Difficulty: Easy-moderate but not well-traveled and difficult to follow as of October 2012.
How to get there: On Route 220 in Montville, approximately 6.75 miles north of its intersection with Route 3, turn onto Walker Ridge Road (on the right if coming from the south, on the left if coming from the north). On Google, this road is called Not Town Road and is across from Bean Road. Park behind the brown state-owned buildings for the management area, which are visible for Route 220. An old, rundown outhouse will be near the parking area.
To reach the trailhead, leave your vehicle and walk back to Route 220. Turn north (right) and walk a couple tenths of a mile beside the road. You will pass a gravel pit on your left. You will reach a snowmobile trail that crosses the road. Hogback Mountain is to the left (west) and Frye Mountain is to the right (east). The trail to Hogback Mountain starts with a few bog bridges spanning over a muddy area. These bridges were in need of repair on Oct. 26, 2012.
Information:Hogback Mountain rises 1,115 feet above sea level in Montville, Maine, just west of Frye Mountain (1,139 feet in elevation), the more popular of the two for hiking. The long ridgelines of these mountains, oriented from southwest to northeast, offer several outlooks for hikers. The trail that climbs both of these mountains is a part of the Georges Highland Path, 40 miles of connected, low-impact hiking trails in Midcoast Maine.
The exploration and flagging of the trail up Hogback Mountain was completed in the spring of 2004. That July, youth and instructors at the Tanglewood 4-H Camp and Learning Center constructed a bog bridge out of cedar logs in a low-lying area near Route 220, at the very beginning of the trail to Hogback Mountain’s ridge. And in August, the Portland-based Maine Outdoor Adventure Club joined Dave Getchell in a day of trail-clearing on Hogback Mountain.
While the trail to Frye Mountain is located within the 5,240-acre state-owned Frye Mountain Wildlife Management Area, when the trail crosses Route 220 to head towards Hogback Mountain, it heads onto privately-owned land. The trail passes through mostly hardwood forest (beech and birch trees) with conifers sprinkled in here and there.
The trail, marked with blue blazes, was difficult to follow as of October 2012.
“That particular trail, over the past three years, has undergone some changes,” said Jay Astle, stewardship program manager for the Georges River Land Trust. “There has been some logging activity up there, which the private owners are free to do, and we’ve had to reroute it a couple of times. It’s kind of like a moving target at this point.”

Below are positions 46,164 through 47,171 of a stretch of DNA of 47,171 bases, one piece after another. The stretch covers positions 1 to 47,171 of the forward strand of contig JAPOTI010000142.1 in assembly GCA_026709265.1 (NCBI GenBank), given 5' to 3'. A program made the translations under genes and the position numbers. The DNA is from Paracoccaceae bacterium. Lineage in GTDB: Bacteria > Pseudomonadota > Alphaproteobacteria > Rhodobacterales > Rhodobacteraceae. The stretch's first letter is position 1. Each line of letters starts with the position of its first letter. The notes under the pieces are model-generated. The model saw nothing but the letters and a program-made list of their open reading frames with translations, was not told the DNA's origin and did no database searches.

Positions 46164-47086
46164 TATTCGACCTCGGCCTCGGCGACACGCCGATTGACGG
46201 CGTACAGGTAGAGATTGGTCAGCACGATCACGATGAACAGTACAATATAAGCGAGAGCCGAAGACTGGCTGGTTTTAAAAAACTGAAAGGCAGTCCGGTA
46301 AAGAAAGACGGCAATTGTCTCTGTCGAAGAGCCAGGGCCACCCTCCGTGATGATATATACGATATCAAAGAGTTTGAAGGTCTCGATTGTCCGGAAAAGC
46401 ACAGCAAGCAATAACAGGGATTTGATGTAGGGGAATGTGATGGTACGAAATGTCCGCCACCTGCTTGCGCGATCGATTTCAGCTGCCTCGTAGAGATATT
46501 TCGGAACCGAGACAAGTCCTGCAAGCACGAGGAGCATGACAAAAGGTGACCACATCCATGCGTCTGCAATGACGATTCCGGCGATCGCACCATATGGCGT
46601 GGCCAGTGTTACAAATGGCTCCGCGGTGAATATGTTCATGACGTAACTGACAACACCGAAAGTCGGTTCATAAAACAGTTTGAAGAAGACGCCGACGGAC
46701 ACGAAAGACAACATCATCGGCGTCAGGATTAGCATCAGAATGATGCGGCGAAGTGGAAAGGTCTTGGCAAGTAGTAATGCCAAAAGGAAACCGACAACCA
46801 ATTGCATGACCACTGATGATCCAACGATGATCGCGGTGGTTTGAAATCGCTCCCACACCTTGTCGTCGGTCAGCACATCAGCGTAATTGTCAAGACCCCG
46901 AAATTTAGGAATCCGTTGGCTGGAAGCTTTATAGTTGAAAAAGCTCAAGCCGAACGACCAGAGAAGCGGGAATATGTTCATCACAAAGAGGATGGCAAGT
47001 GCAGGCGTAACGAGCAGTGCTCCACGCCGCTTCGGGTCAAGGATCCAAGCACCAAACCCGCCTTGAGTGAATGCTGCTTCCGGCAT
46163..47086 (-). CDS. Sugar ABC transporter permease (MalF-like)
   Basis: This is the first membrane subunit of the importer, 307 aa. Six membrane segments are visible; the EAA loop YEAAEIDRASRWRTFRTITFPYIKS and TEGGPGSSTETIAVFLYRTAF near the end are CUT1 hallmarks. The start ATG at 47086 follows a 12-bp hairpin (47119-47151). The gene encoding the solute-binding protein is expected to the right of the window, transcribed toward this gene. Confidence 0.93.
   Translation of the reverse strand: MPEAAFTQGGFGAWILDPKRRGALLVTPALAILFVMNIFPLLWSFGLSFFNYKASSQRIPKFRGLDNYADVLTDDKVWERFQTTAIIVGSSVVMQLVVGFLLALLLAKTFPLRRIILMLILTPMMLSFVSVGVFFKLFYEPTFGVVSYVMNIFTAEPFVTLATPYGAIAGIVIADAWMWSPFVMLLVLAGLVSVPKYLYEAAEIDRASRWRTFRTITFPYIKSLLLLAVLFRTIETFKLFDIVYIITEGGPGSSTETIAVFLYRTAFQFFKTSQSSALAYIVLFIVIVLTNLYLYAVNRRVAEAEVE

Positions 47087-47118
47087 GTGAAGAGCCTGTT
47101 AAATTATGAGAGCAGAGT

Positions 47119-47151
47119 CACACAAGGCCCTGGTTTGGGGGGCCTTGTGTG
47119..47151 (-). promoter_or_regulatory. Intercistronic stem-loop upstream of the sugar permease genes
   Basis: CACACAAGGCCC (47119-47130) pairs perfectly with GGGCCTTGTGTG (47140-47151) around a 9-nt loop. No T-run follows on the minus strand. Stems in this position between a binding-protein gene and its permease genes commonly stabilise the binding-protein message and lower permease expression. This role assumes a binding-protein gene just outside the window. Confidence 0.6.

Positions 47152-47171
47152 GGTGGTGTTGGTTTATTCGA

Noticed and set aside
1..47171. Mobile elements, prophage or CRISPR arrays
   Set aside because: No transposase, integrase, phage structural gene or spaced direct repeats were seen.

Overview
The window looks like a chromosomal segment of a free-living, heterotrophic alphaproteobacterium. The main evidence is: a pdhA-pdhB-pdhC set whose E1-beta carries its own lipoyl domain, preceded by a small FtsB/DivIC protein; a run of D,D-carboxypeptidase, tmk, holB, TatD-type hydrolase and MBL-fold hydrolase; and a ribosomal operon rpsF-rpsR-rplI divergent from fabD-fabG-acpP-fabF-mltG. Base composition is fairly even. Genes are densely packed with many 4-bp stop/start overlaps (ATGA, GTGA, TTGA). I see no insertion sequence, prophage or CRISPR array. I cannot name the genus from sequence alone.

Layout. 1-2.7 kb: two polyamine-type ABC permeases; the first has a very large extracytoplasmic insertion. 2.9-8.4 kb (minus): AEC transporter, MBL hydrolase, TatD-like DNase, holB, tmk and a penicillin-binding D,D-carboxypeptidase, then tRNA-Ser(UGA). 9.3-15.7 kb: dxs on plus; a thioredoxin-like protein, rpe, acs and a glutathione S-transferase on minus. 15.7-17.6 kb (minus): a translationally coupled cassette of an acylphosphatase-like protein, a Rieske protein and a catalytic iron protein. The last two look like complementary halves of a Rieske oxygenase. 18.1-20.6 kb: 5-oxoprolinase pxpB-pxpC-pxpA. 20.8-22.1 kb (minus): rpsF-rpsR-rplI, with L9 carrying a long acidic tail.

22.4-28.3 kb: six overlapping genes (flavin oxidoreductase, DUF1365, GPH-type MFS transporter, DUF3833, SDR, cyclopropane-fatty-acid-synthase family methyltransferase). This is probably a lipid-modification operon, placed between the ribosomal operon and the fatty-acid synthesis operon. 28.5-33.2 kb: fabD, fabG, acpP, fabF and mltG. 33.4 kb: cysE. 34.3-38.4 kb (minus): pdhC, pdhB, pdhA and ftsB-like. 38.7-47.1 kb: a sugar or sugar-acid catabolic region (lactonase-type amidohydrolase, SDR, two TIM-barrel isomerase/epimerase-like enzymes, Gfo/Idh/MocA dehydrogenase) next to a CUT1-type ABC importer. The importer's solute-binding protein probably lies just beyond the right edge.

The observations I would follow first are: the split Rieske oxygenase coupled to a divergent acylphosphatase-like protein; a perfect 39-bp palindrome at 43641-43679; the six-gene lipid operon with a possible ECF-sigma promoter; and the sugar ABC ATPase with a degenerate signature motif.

In fact, the Georges River Land Trust plans to send someone to the trail this fall to stake out a better route to the Hogback Lookout with wooden stakes with blue painted tops, Astle said, and the trust is thinking of ways to make the trail on both Hogback and Frye mountains easier to follow.
For information about this trail and a number of other trails in the area, visit www.grlt.org or call 594-5166.
My experience: Hiking buddy Derek Runnells and I explored the trail on Hogback Mountain on Oct. 26, 2012, and dressed as ninja turtles in celebration of Halloween. We chose the trail because the description in the AMC Maine Mountain Guide mentioned that the trail would bring us to a small cemetery, and we thought that would be spooky and ideal for a Halloween hike.
But I think the scariest aspect of the hike was how many times we lost our way. No matter how careful we were, we kept losing track of the blue markings on the trees. Each time, we had to backtrack to the last blaze and search the surrounding forest until we located the next mark. We eventually lost the trail completely before reaching Hogback Overlook.
After the bog bridges at the beginning, the trail lead steadily uphill, then turned back downhill, where we walked by a few interesting boulders. We then passed a small spring on the right and hiked uphill, where the trail crossed over a small brook. The trail then came to an old woods road.
Across the road was a clearing that caused a gap in the trail. Following directions from the newest edition of the AMC Maine Mountain Guide, we walked to the far left end of the clearing, where we found a blue blaze on a tree to the left, and another blue blaze on the right. If you take the trail left, you will soon reach a tiny family cemetery dating back to the 1800’s — a few standing gravestones guarded by an old oak tree.
According to the tenth edition of the AMC Maine Mountain Guide, past the cemetery, you will “reach the junction of two wood roads and a trail junction at 1.4 miles. To the left, it is 0.7 mile to Hogback Overlook. To the right, it is 0.4 mile to Hogback Connector, a spur trail leading to the Sheepscot Headwaters Trail Network.” We were confused about this. When we continued on the trail, it simply led back to the woods road.
Back at the clearing, we tried taking the trail that leads off to the right. From this point on, we continually lost the trail, which eventually led to another woods road, and we did not make it to any outlooks.
Just before losing the trail, we found an old rock wall that may have marked old pastureland. We didn’t find the cemetery until we hiked back. The hike, with all of our wandering around, took us about 5 hours rather than the 2 hours and 15 minutes estimated in the AMC Maine Mountain Guide. Was it a failure? I don’t think so. We found the key landmark we were hoping to find, the gravestones of Samuel Howard, Lucy Ripley, Louisa J. Carr and Samuel J. Howard, all of whom lived in the 1800s.